CEO Weekends: Williamson Tea & Solarcentury Launch East Africa’s Largest Solar Project


solarIn a move set to reduce Williamson Tea’s energy costs by around 30 percent, the firm has unveilled unveiled East Africa’s largest solar project at its Changoi Tea Farm in Bomet County, Western Kenya.

The solar project Williamson Tea’s energy costs by around 30% and supply clean solar electricity during the daytime to meet most of the tea processing factory’s energy demand. The firm will reduce the need for grid electricity and the consumption of diesel when back‐up energy production is required.

Dr Dan Davies, Director for Solarcentury East Africa applauded Williamson Tea for investing in solar to support the company’s sustainable business growth.

“In a country blessed with plentiful irradiance and land space, solar is a perfect solution and reduces dependence on fossil fuels while improving energy security,” said Davies.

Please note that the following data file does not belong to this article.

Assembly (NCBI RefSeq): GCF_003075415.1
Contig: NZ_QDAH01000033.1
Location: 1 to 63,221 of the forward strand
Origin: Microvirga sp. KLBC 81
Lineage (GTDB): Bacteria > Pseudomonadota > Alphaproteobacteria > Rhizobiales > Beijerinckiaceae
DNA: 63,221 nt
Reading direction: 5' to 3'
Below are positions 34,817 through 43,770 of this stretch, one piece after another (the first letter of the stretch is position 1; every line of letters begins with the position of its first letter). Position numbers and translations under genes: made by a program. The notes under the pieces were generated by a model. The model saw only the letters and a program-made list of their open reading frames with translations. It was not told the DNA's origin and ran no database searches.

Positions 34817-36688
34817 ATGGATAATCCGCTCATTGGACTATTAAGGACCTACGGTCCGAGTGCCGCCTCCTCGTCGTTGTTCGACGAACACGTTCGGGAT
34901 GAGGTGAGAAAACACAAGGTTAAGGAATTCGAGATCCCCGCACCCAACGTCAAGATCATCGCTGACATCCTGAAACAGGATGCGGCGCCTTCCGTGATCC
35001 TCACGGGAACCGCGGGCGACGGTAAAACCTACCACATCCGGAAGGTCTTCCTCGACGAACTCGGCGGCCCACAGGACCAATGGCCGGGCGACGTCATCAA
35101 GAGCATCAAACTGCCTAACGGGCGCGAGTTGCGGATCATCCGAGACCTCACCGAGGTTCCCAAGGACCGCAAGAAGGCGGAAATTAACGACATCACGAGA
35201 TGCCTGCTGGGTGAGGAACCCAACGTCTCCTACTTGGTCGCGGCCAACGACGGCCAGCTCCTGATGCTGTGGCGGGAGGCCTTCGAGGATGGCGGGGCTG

The plant was developed by East African Solar and Azimuth Power but Solarcentury was selected as the lead designer, supplier and installer of the unique PV system, and is also responsible for the operation and maintenance.

Williamson Tea has over 140 years’ experience in the art of growing, selecting and blending fine teas. When the national grid is working, Williamson Tea’s solar farm will work in parallel with the grid and reduce the amount of grid electricity imported. When the grid is down, the solar power system will work together with the standby diesel generators, significantly reducing the amount of diesel consumed.

Frans van den Heuvel, Solarcentury CEO, said, “Williamson Tea’s solar farm in Changoi is a shining example of the opportunity for solar in Africa, and indeed the emerging markets, to help meet the increasing energy demands of growing economies. Sustainable energy sources are becoming more critical especially as the cost of fossil fuel energy continues to rise globally. Solarcentury is now focusing on delivering solar internationally and is pleased to be working with forward‐thinking companies like Williamson Tea. By choosing solar, Williamson Tea is not only investing in the company’s sustainable future but also local people and the future of the tea farming industry in Kenya.”